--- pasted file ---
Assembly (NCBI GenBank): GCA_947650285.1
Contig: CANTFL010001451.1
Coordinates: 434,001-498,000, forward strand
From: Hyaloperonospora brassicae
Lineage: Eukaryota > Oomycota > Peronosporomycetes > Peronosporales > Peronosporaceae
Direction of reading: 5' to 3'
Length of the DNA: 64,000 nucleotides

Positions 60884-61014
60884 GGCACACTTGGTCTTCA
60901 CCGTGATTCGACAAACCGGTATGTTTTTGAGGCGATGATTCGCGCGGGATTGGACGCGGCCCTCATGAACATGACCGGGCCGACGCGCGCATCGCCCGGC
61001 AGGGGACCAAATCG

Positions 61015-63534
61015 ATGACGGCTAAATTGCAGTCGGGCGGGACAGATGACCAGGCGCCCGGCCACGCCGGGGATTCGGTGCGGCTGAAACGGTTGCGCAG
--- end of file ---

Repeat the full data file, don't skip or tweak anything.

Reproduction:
Assembly (NCBI GenBank): GCA_947650285.1
Contig: CANTFL010001451.1
Coordinates: 434,001-498,000, forward strand
From: Hyaloperonospora brassicae
Lineage: Eukaryota > Oomycota > Peronosporomycetes > Peronosporales > Peronosporaceae
Direction of reading: 5' to 3'
Length of the DNA: 64,000 nucleotides

Positions 60884-61014
60884 GGCACACTTGGTCTTCA
60901 CCGTGATTCGACAAACCGGTATGTTTTTGAGGCGATGATTCGCGCGGGATTGGACGCGGCCCTCATGAACATGACCGGGCCGACGCGCGCATCGCCCGGC
61001 AGGGGACCAAATCG

Positions 61015-63534
61015 ATGACGGCTAAATTGCAGTCGGGCGGGACAGATGACCAGGCGCCCGGCCACGCCGGGGATTCGGTGCGGCTGAAACGGTTGCGCAG